What’s the deal with Toyota pickups lately?

Recent auctions have proven that imports are on their way up. Since a rising tide lifts all boats, not just the sporty coupes are seeing an increase in value. At the same venue where an Acura Integra Type-R sold for record money, three Toyota pickups went for eye-opening prices as well, including one for $55 grand.

Toyota pickups have traditionally commanded a premium over their utilitarian counterparts, no doubt due in part their owners’ ongoing love affair with these hardworking and durable smaller trucks. Compared to domestic competitors of the era, many of these Toyotas look as if they were built three-quarter scale. But history shows they were no less capable, as proven by many farmers and on television shows since they were introduced.  

With three different trucks selling for serious money at the recent Barrett-Jackson Las Vegas sale, could it be that the time has finally come for these little trucks? Hagerty Valuation Editor Andrew Newton says it depends.

“As is the case with ’90s tuner cars, the old Toyota pickups could really take a beating and many of them did, so a truly nice one is a lot rarer than the production numbers would lead you to believe. Playing a supporting role in a massive film Back to the Future doesn’t hurt, either.”

1980 Toyota 4X4 Pickup front 3/4
1980 Toyota 4X4 Pickup Barrett-Jackson
1986 Toyota 4X4 Pickup rear 3/4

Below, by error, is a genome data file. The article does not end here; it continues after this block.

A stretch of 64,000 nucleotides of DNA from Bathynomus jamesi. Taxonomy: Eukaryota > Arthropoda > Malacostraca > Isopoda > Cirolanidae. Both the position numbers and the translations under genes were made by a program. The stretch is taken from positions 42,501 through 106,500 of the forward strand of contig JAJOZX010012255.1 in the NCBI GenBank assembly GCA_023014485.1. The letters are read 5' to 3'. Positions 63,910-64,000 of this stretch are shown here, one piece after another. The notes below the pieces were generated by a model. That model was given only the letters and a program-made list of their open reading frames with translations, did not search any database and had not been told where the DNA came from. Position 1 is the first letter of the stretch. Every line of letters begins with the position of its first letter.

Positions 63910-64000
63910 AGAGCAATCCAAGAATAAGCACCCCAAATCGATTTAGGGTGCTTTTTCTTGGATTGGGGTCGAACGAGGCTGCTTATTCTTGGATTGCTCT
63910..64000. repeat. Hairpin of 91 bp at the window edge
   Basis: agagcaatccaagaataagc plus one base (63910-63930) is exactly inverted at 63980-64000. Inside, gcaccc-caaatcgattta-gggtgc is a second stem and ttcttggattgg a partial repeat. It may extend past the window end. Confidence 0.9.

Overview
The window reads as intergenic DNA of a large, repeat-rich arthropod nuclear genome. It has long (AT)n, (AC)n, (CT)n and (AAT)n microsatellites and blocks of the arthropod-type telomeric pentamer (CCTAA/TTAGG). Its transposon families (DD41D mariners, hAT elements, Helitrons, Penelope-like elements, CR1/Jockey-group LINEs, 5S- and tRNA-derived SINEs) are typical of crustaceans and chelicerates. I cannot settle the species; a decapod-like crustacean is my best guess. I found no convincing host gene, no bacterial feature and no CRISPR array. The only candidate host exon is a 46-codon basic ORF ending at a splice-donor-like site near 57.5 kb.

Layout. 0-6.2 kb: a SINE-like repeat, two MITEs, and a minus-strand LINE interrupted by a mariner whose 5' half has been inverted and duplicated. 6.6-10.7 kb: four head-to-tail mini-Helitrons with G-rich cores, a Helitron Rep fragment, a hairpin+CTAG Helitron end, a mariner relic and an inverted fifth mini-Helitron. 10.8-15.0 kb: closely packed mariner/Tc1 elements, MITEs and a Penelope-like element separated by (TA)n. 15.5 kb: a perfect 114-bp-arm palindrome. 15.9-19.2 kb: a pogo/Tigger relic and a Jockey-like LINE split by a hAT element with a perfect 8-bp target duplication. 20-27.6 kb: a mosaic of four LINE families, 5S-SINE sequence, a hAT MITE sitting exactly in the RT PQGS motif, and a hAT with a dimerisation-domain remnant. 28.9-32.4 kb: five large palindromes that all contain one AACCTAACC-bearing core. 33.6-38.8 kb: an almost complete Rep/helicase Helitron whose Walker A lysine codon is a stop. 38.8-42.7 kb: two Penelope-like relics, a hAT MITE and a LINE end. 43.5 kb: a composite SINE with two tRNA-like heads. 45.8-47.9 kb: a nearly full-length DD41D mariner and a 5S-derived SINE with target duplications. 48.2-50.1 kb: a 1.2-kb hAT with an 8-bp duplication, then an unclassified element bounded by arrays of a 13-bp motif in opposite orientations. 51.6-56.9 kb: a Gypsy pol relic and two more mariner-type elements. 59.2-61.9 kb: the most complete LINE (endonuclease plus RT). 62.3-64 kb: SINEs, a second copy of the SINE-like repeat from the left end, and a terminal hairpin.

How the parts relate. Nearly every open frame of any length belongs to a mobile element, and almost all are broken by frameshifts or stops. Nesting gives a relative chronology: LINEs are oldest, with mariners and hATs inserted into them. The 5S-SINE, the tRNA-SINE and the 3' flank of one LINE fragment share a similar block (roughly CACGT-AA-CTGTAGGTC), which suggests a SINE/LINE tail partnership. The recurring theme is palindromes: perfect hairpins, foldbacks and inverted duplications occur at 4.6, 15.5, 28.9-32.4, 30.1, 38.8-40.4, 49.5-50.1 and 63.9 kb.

1986 Toyota 4X4 Pickup Barrett-Jackson

1986 Toyota 4X4 Pickup engine
1986 Toyota 4X4 Pickup Barrett-Jackson

Even lacking its stock wheels and tires, this 1986 Toyota 4×4 brought more than $20,000, likely due to its 44,000 miles and immaculate interior. “For pickups that are bringing the highest prices, off-road-oriented mods don’t seem to matter as long as they’re tasteful, and the truck has to be in remarkably good condition, be it a thorough restoration or a pampered original,” Newton says.

This 1980 Short-bed 4×4 underwent a full restoration prior to rolling through the auction block and sports a 2.2-liter four-cylinder 20R engine connected to a four-speed manual transmission. New 31-inch tires with Cragar wheels match quite nicely with the chrome roll bar in the bed. When bidding closed, it realized over $26,000.

The Toyota that really stopped us in our tracks was a 1983 Toyota SR5 4×4, which came equipped with the more desirable combination of larger 22R 2.4-liter four-cylinder and five-speed manual. Even with multiple modifications completed during its restoration, this truck found a new owner to the tune of $55,000.

Trucks and SUVs have been trending up for some time now, but the market seemed to have a focus on domestic and European models along with older Land Cruisers. These sales don’t make a market, but they certainly signify that the import trucks are no longer being ignored by collectors.

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